What if the 99% got ALL of the 1%'s money?

I am still stuck on this Occupy Wall Street (#OWS) phenomenom. I listened to a bit of Randi Rhodes on XM Radio today and Nicole Sandler was filling in for her. Nicole was talking to John Nichols of The Nation magazine about the growth of the Occupy Movement. It was quite funny listening to them talk about how the "Occupants" are willing to stay out there throughout the winter. These people are so righteous that they are willing to suffer to make their point. Awwww.....

I thought about starting my own Occupy movement, but then I remembered that I have to work the rest of the year. Damn...

So, they talked more and more about the income inequities and how the 1% have all of the money and the two of them actually said that the reason that the 99% are so bad off is because the 1% took all of the money. Seriously, they said that on the air.

Rather than discuss macro-economics and how wealth is both created and destroyed by the whim of the market, I was curious if I could be wrong about how the 1% has sucked all of the oxygen out of the corpus economi of the 99%.

I went searching for statistics on the internet. Median income is a number that jumps out, but is pretty much a useless figure for what I needed. Median means that half the people make more than this number and half make less. If 99 people made $100 and one made $1,000,000, then the median income would be $100. That is an extreme example, but useful.

So I finally found this chart on the Financial Samurai website:

SUMMARY OF FEDERAL INDIVIDUAL INCOME TAX DATA, 2010


I used these figures for my calculations. The numbers look about right, but I cannot vouch for the accuracy of them. If you find better numbers, let me know.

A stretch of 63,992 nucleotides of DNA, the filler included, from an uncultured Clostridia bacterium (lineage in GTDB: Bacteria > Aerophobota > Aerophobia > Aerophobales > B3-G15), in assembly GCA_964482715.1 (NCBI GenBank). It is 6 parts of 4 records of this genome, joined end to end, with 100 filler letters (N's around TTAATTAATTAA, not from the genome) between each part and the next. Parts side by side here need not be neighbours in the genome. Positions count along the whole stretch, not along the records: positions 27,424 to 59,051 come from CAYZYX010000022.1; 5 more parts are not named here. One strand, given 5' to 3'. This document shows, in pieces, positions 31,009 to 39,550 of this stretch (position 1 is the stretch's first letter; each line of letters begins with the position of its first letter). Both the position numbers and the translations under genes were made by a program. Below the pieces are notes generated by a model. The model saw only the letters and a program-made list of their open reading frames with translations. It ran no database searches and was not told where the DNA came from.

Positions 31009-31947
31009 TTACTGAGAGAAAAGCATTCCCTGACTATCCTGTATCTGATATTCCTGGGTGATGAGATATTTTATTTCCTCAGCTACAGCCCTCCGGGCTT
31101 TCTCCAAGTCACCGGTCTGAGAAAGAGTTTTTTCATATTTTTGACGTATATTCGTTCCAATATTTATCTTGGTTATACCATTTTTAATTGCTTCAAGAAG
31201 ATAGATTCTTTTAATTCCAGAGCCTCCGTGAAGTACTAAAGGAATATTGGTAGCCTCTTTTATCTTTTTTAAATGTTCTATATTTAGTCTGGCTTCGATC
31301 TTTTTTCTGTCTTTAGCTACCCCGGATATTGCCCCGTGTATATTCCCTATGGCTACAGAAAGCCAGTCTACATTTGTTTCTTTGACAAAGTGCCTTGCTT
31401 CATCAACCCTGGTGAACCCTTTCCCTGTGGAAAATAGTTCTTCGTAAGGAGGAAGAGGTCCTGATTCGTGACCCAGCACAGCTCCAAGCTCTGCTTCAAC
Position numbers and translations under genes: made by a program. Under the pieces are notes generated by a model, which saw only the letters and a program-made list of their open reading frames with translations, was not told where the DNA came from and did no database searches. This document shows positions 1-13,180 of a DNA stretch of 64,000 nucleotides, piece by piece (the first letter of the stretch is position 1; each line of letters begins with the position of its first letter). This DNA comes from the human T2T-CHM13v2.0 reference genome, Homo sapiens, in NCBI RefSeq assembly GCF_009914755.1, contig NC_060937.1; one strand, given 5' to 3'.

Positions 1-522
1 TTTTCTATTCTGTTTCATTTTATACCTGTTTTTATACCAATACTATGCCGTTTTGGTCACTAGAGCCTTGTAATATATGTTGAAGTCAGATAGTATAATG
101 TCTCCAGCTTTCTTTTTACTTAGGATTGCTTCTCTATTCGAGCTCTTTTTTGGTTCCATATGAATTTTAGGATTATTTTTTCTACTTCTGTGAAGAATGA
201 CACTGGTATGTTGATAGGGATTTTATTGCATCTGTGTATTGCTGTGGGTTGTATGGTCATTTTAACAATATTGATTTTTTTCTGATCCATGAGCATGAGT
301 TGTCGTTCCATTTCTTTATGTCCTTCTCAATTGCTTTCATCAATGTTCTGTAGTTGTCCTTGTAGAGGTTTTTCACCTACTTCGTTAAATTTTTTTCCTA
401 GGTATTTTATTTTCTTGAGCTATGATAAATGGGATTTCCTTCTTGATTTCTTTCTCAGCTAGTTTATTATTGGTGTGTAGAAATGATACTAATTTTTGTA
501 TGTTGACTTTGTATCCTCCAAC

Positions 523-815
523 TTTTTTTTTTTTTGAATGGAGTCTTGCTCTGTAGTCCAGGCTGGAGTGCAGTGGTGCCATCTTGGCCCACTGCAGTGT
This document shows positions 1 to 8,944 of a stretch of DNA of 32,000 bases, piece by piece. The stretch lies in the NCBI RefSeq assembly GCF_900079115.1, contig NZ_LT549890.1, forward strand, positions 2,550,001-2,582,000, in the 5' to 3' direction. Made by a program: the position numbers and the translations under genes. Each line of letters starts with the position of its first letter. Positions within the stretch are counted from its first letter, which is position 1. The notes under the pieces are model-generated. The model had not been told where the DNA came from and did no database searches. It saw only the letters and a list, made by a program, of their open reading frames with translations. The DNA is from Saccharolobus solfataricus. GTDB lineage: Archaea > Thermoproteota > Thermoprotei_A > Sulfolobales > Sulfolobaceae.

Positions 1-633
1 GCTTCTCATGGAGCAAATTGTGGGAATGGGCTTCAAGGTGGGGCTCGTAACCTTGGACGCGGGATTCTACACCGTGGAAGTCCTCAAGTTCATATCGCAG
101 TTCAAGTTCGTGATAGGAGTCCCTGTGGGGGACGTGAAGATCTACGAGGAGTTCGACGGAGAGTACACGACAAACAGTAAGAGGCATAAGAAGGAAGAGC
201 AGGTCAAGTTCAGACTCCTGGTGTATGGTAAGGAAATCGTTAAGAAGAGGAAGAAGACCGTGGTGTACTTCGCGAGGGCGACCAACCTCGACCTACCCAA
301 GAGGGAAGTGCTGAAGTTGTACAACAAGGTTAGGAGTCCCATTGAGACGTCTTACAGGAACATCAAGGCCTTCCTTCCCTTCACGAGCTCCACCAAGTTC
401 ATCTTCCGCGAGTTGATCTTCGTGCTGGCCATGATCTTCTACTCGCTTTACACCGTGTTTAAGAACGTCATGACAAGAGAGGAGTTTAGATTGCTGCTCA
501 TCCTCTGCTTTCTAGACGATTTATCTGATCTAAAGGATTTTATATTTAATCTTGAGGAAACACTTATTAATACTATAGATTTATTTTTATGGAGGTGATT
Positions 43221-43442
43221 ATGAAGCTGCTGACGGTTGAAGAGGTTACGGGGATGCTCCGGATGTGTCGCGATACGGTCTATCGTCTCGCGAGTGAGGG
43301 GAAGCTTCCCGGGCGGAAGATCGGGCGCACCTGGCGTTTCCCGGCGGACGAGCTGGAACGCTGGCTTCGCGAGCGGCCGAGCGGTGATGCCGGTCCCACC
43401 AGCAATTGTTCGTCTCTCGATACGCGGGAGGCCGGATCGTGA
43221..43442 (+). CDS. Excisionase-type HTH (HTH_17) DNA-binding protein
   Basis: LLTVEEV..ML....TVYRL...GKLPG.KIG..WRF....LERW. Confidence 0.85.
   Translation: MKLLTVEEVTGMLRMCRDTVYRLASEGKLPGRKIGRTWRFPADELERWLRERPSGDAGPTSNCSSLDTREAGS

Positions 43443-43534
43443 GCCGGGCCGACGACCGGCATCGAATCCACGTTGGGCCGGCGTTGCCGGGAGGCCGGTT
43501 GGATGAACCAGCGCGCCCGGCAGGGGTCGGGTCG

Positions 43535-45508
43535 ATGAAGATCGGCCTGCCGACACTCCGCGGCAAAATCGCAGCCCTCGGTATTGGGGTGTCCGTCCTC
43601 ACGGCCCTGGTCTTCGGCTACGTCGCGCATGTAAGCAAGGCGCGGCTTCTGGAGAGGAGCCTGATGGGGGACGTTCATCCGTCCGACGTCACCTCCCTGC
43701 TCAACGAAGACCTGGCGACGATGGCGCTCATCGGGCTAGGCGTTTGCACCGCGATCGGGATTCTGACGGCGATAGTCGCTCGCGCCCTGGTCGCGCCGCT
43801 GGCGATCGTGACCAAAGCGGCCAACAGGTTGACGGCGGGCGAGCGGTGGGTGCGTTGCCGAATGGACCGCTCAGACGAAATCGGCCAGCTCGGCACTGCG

Here is what I pulled from these data:
  • In 2010, 139,960,580 taxpayers made $8.426625 Trillion in income.
  • This number is reported income, not just wages, etc. Wealth, which is a measure of one's assets is not counted here. It is just the amount of money that individuals 'took in' last year.
  • If you subtract the number of taxpayers in the top 1% and the amount of money they made from those two numbers you have the lower 99% making $6.741153 Trillion for an average of $48,651 per taxpayer. (Yes, there may be more than one taxpayer per household, but that doesn't matter for this illustration.)
  • If you take the total amount from the top line, the average for all Americans was $60,207 in 2010.
  • Subracting the 99%'s average from the 100% average, you get $11,556.
If we were able to confiscate the total amount of 'excess' revenue that the filthiest of the rich made and redistribute it amongst the least of us, every taxpayer would get a windfall gain of $11,556. For the sake of argument, let's stipulate that every household has two taxpayers in it. That would add roughly $23,000 to each family's annual income.

Would that amount allow every American to have a significantly better life? You think? Seriously...

The unintended consequence of this equality is that the rich would no longer be compelled to pay most of the taxes. The bottom 75% would see their taxes increase by about 10% which would consume over half of the windfall.